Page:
ay a parasite, if all men could agree about
principles of government.
By this I mean, for 1 wish to be well un-
derstood, that many public writers and his-
torians have been well paid by the depen-
dants and pensioners of despotic and mo-
narchical forms of government for praising
manarchy, &c. and for disparaging free go-
vernment—whereas, in a fres government?
nobody in particular is interested in prov.
ing the excellence of what he already pos.
sesses, feels and enjogs—thercfore it is sel-
dom or never donc—although it is every
body’s concern, it is nobody’s business.
In America, ten people read for one that
reads under a monarchy; the circulation of]
books and journals in this country is prodi-
gious ; we know, or ought to know all that
1s said in Europe in favor of monarchy and
aristocracy ; and we can compare the con»
dition of our own people with the situation
of Europeans, sufficiently well to be able to
say—whether there is any people in Europe
equal to us in general intelligence, In vir-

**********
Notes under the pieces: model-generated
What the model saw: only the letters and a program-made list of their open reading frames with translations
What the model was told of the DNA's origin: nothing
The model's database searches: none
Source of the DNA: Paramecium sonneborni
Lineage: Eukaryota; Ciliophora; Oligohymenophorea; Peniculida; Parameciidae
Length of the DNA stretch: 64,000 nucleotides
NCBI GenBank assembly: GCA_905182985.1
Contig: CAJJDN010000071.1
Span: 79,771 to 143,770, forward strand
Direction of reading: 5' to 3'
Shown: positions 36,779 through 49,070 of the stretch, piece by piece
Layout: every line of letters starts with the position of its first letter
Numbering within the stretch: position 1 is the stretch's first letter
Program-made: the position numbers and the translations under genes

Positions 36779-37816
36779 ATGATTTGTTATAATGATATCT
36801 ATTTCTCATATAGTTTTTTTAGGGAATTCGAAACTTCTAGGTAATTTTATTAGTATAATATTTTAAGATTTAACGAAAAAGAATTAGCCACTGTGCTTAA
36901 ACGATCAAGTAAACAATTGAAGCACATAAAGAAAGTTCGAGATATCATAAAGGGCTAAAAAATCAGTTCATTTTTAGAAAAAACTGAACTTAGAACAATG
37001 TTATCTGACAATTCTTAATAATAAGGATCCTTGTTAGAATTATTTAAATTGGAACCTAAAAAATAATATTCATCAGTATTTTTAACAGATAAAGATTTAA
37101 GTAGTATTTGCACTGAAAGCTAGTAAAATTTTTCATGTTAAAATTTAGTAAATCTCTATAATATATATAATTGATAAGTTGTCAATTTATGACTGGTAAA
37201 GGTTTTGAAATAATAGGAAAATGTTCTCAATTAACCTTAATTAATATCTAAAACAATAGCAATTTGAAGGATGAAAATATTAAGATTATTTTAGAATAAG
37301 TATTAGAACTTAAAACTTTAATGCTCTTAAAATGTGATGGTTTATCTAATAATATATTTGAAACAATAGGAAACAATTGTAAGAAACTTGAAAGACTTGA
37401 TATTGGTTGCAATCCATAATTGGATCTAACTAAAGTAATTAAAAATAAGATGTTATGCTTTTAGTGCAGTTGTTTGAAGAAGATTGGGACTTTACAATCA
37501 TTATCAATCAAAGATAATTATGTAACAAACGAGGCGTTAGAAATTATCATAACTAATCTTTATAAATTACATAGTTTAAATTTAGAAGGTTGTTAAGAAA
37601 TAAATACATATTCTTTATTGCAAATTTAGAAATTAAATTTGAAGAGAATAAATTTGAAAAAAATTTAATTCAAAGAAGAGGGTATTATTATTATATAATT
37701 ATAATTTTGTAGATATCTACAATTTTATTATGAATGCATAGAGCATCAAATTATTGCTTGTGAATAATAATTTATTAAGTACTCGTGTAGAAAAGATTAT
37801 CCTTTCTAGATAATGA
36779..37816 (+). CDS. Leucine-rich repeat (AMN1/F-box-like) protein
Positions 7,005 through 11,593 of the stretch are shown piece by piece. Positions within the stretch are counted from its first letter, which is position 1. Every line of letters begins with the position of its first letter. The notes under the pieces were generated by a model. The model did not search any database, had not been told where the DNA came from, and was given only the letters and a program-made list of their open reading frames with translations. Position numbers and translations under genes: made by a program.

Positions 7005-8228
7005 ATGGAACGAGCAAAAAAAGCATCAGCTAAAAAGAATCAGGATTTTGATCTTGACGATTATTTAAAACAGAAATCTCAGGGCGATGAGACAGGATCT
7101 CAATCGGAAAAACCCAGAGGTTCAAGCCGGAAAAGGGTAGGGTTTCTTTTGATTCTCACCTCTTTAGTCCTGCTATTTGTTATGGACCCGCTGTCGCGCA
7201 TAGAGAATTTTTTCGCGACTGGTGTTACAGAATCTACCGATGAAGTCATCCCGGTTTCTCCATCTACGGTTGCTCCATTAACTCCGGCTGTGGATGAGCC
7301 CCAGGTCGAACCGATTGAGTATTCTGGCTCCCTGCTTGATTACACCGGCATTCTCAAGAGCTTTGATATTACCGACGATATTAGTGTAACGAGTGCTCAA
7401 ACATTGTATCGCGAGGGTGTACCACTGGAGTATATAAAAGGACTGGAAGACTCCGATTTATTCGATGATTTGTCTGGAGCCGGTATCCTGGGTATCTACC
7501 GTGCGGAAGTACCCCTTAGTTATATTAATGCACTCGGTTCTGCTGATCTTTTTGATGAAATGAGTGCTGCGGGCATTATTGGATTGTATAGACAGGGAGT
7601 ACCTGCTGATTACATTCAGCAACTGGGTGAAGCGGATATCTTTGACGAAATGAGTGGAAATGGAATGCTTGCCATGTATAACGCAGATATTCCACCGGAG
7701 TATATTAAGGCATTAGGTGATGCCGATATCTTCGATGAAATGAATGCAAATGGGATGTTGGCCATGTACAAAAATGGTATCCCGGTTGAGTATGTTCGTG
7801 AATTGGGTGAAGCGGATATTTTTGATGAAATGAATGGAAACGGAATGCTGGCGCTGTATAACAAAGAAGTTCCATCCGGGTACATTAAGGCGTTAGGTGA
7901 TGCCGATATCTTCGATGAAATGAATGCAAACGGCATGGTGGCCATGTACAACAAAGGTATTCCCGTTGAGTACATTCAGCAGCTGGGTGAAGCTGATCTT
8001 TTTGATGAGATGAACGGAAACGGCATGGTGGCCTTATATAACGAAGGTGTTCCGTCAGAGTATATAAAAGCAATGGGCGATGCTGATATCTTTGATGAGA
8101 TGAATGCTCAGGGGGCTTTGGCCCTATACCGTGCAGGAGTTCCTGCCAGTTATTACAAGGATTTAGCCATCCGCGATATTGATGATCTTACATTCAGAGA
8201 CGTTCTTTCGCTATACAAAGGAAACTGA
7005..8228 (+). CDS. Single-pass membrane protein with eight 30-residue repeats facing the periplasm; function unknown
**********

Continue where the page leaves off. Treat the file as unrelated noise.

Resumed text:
tuous dispositions, in industry, and in soci-
al enjoyments ?
I despise national as well as private con-
ceit, but I think that facts warrent me in as-
the community leve the form of govein-
o ment, under which they enjoy greater hap-
?| piness than any other peoplc—why are
they marshalled into two parties, sometimes
scowling at each other as if they were hos-
tile enemies? This is the question which
so much perplexes me; this is a question
which, 1 humbly think, every American
ought often to ask himself; itis a question,
the discussion eof which would, I am sure,
tend to the perpetuity of freedom and pro-|
mote harmony in society: For what can be
more distressing than to see neighbors,
friends, and even relations, regularly
straining every nerve, at least once a year
to morlify and thwart the wishes of cach o-
ther? And for what? Very few cau teli
when the election is over.
Perhapsmy way of thinking is petuliar,
1 may be wrong, but I pray the editor of the